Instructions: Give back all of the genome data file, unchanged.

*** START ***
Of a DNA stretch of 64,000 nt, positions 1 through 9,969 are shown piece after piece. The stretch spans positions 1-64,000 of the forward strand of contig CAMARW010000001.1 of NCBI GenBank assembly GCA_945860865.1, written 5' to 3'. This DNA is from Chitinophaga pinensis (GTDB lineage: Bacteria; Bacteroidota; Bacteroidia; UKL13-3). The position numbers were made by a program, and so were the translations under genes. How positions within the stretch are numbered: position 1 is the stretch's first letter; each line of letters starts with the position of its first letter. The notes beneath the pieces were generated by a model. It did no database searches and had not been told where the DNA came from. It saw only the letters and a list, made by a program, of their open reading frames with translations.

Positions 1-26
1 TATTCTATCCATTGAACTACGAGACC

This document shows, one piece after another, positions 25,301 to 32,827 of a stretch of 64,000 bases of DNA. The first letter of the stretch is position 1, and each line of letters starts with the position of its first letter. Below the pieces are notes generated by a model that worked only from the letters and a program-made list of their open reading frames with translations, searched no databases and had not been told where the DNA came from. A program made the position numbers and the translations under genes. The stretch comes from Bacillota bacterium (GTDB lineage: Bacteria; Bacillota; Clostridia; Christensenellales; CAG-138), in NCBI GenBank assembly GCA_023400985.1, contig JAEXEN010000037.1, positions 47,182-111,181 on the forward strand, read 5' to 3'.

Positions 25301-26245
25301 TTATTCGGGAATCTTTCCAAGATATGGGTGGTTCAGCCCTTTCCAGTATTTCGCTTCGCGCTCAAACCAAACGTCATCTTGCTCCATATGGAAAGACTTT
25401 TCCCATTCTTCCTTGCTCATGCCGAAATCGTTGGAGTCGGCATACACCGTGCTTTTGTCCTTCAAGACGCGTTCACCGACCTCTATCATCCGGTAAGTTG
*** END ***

Of a DNA stretch of 64,000 nt, positions 1 through 9,969 are shown piece after piece. The stretch spans positions 1-64,000 of the forward strand of contig CAMARW010000001.1 of NCBI GenBank assembly GCA_945860865.1, written 5' to 3'. This DNA is from Chitinophaga pinensis (GTDB lineage: Bacteria; Bacteroidota; Bacteroidia; UKL13-3). The position numbers were made by a program, and so were the translations under genes. How positions within the stretch are numbered: position 1 is the stretch's first letter; each line of letters starts with the position of its first letter. The notes beneath the pieces were generated by a model. It did no database searches and had not been told where the DNA came from. It saw only the letters and a list, made by a program, of their open reading frames with translations.

Positions 1-26
1 TATTCTATCCATTGAACTACGAGACC

This document shows, one piece after another, positions 25,301 to 32,827 of a stretch of 64,000 bases of DNA. The first letter of the stretch is position 1, and each line of letters starts with the position of its first letter. Below the pieces are notes generated by a model that worked only from the letters and a program-made list of their open reading frames with translations, searched no databases and had not been told where the DNA came from. A program made the position numbers and the translations under genes. The stretch comes from Bacillota bacterium (GTDB lineage: Bacteria; Bacillota; Clostridia; Christensenellales; CAG-138), in NCBI GenBank assembly GCA_023400985.1, contig JAEXEN010000037.1, positions 47,182-111,181 on the forward strand, read 5' to 3'.

Positions 25301-26245
25301 TTATTCGGGAATCTTTCCAAGATATGGGTGGTTCAGCCCTTTCCAGTATTTCGCTTCGCGCTCAAACCAAACGTCATCTTGCTCCATATGGAAAGACTTT
25401 TCCCATTCTTCCTTGCTCATGCCGAAATCGTTGGAGTCGGCATACACCGTGCTTTTGTCCTTCAAGACGCGTTCACCGACCTCTATCATCCGGTAAGTTG